Basalt’s Precious Park


This November Basaltines are voting on a piece of land that’s become Basalt’s precious park. Questions 2F and 2G asks Basalt residents if they want to buy a Pan and Fork Parcel (2.3 acres) and for 4 million dollars for park amenities. But, this is not about a park. The park already exists. This isn’t even about a bigger park, it’s about something else.

The storm over this piece of land is about downtown vitality, debt, and development. All the politics are being done in the name of a park and that’s the sad part. Aspen Trail Finder doesn’t just list all the trails in the area, we also list all the parks in the Roaring Fork Valley. “Yes” or “No” on questions 2F and 2G, we’d like to highlight the parks overshadowed by Basalt’s “Legacy Park.”

Basalt has parks you don’t even know about, and worse, when you’re standing right there you might not even know it’s a park. See Confluence Park. Basalt’s tagline is “The Confluence of Rivers, Recreation and Culture.” Did you know there’s an official 1.2 acre park in the middle of downtown at the confluence of the Fryingpan and Roaring Fork Rivers? (See page 67 of the 2007 Basalt Master Plan.) This park is less than 1,000 feet from Basalt’s River Park. There’s no sign, no picnic tables, no benches, no info, nothing. It’s not hard to make a park with nothing better, do anything. A sign would be a good start. (See page 2 – PDF page 4 – of the Basalt Area Parks, Open Space, and Trails Master Plan Executive Summary from August 2013.)

Let’s look at what actually boarders Basalt’s River Park: Midland Park, Gisella Fiou Park, Lions Park, Merino Park, and Old Pond Park. Enjoyed the afternoon at any of those? Five official parks boarder the existing River Park, with Confluence and Ponderosa Park nearby, and the reason Basalt wants to pass these ballot questions for a “Legacy Park” is adding more park space? The one thing all these parks have in common is they aren’t fun for kids of all ages – no playgrounds, no swings. Remember being a kid, what was fun about a park? Playgrounds, swings, merry-go-rounds, see saws, sandboxes, and fountains are all awesome. Kids like playing. Playing is fun. Families go to the fun. Parks should be fun.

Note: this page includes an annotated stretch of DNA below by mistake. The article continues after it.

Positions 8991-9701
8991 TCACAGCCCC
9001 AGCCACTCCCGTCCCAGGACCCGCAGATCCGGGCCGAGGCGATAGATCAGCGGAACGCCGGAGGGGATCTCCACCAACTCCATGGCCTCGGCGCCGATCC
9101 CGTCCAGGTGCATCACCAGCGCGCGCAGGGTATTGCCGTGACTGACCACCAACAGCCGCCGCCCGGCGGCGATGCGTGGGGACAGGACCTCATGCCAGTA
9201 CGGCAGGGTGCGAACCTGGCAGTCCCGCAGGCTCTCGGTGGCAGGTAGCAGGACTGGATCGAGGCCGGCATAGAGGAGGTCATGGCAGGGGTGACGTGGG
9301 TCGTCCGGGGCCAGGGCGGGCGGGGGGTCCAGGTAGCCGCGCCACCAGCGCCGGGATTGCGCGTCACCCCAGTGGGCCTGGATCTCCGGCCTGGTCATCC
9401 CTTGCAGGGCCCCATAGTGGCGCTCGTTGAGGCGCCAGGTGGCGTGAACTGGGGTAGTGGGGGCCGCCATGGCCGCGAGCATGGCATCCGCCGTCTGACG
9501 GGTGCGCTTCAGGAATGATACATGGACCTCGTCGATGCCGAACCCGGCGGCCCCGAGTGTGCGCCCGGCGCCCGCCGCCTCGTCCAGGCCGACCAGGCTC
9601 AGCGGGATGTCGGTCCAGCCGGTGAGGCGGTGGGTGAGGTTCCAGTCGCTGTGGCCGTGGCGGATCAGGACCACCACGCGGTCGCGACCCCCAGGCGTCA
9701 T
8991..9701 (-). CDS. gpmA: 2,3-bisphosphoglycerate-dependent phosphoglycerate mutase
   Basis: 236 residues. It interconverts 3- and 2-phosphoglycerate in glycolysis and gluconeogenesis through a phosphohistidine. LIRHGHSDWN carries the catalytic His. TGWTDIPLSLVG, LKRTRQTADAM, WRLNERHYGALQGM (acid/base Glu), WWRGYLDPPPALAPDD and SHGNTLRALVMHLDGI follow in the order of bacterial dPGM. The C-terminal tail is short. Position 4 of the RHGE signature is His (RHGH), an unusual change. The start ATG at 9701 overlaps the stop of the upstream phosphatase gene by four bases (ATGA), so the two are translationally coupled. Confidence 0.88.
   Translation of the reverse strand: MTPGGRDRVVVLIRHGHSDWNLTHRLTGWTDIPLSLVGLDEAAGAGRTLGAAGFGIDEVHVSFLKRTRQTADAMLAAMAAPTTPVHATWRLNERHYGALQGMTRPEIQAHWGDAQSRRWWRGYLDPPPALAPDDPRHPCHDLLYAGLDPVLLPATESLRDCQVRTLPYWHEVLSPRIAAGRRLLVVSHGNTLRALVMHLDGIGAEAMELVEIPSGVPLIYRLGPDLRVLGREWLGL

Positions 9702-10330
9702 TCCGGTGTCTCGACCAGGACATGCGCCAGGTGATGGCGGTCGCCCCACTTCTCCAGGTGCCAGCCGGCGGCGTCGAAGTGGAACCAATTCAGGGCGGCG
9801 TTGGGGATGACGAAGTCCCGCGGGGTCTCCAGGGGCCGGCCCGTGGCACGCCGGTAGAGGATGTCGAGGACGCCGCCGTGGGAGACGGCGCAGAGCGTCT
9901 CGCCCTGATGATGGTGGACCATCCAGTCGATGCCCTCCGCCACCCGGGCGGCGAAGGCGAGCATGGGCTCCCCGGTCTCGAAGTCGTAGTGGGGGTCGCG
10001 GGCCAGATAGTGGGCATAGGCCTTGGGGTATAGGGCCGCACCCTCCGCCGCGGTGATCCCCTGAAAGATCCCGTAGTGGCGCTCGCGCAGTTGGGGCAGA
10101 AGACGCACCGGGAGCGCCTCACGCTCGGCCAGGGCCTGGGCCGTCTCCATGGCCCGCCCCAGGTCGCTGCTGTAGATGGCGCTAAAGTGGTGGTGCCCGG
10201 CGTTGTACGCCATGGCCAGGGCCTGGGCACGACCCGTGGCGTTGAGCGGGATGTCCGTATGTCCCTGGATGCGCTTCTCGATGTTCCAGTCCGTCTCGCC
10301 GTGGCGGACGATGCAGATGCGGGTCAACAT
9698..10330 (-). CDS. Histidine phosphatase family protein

Seriously, if you’re looking for a swing or any kind of playground structure in Downtown Basalt, good luck finding Cliff’s Hillside Park or Arbaney Park without Aspen Trail Finder. Aspen (Wagner Park), Snowmass (Town Park), Carbondale (Sopris Park), and Glenwood (Two Rivers Park) all have parks in the heart of their towns that have something for kids to play on and enjoy. Parks should be a fun place for kids, not just a land grab for adults to fight over.

Basalt, whatever happens with questions 2F and 2G in this election, remember, you have a River Park. Maybe it stays the same size, maybe it gets bigger, but don’t forget about all the other parks you already have and what makes a park fun.

Downtown Basalt’s Parks (Purple Pins)

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